Litigating Spoliation Claims in Trade Secret Cases

Arent Fox
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In today’s Digital Era, where employee mobility is commonplace, businesses are more exposed than ever to trade secret theft by employees. As businesses move toward the complete digitization of information, lawyers involved in trade secret misappropriation matters cannot afford to be unfamiliar with the concepts of e-discovery and spoliation. Increasingly, the two collide, with spoliation issues arising in the context of trade secret litigation.

Indeed, trade secret misappropriation cases are fertile ground for the litigation of spoliation issues, simply because the type of defendant who is willing to intentionally steal proprietary information is often the type of individual who will take steps to attempt to conceal the misconduct. With “forensic solutions” easily accessible to anyone with a web browser and a credit card, many defendants believe that they can destroy electronic evidence without a trace. Of course, this is a misconception. Forensic experts are able to detect evidence of the deletion of emails and files, wiping or reformatting computers, and use of flash drives to copy files. A good forensic expert, coupled with a strategic presentation of facts, can establish bad-faith, intentional spoliation and accelerate a win for the trade secret owner.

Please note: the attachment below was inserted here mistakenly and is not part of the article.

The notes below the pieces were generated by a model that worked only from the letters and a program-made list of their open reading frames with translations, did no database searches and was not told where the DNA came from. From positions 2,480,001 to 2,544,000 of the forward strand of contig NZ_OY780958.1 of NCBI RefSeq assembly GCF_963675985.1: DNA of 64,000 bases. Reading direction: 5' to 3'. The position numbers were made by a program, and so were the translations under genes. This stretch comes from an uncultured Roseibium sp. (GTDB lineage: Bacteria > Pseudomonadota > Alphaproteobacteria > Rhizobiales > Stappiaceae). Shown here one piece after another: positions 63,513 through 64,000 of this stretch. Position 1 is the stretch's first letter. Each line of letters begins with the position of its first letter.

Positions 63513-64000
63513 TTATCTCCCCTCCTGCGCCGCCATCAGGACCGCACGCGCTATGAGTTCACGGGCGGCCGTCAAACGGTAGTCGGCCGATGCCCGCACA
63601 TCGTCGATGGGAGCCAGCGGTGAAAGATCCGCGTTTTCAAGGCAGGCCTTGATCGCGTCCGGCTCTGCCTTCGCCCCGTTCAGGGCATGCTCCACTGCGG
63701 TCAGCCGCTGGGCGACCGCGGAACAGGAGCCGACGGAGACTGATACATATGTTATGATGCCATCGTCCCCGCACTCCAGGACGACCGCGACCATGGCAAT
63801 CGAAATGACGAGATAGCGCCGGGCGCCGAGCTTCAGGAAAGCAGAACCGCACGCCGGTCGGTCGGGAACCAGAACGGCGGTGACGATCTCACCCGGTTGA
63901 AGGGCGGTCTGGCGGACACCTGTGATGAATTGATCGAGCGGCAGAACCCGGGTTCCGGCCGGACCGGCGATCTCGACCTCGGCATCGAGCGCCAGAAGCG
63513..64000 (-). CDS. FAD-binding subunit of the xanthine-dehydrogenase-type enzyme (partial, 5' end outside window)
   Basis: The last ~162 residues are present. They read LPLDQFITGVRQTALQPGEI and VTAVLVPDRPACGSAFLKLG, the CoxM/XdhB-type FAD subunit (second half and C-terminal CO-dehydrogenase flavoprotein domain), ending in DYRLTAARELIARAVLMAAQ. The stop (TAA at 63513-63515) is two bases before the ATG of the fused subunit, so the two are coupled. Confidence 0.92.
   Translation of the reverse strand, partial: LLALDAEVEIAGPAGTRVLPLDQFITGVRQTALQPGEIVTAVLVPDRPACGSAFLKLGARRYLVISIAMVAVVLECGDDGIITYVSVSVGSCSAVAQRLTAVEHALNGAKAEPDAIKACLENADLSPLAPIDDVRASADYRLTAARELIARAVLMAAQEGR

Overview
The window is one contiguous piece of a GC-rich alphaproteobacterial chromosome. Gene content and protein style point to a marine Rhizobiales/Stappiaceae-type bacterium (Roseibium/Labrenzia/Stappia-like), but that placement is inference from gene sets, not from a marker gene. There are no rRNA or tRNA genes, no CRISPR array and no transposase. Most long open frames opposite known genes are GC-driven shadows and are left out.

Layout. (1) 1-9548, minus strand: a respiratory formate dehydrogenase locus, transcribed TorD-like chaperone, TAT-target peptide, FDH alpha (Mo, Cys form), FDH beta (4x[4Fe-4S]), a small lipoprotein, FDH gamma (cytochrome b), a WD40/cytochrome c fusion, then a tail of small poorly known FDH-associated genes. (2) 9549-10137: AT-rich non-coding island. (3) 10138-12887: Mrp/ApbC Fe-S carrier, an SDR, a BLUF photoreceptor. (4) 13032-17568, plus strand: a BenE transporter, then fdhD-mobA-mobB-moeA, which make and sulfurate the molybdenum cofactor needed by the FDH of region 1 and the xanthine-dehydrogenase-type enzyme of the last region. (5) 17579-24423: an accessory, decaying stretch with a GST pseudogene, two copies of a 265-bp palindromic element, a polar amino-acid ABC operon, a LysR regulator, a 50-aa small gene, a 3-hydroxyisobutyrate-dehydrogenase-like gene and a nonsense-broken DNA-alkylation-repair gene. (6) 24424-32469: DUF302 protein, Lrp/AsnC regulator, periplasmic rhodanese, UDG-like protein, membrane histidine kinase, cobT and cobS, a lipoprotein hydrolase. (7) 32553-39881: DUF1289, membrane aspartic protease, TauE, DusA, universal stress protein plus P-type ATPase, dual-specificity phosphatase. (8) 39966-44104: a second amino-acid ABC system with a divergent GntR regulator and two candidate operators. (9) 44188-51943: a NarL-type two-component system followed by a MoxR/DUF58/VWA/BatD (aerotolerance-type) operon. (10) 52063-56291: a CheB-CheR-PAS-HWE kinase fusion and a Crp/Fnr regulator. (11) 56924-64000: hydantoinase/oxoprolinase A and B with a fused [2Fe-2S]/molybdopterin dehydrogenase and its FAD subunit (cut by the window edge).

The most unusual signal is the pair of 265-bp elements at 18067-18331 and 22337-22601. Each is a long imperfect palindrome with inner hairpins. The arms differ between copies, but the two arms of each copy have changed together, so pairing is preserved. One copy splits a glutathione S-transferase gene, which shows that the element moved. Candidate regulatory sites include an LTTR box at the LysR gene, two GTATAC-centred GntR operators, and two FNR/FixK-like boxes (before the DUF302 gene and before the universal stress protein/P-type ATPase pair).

There is no shortage of guidance on the duty to preserve electronic evidence and on how to avoid spoliation. But what should a trade secret plaintiff do when its adversary has engaged in spoliation? How can a company identify spoliation and use that misconduct offensively against a defendant to obtain a successful outcome in litigation? That is what we address here.

This article provides litigators and businesses with tips on how to detect and identify spoliation, how to establish spoliation before a judge or arbitrator, and how to use the various available remedies to achieve a positive result for your client in a trade secret lawsuit.

Please see full Article below for more information.

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DISCLAIMER: Because of the generality of this update, the information provided herein may not be applicable in all situations and should not be acted upon without specific legal advice based on particular situations.

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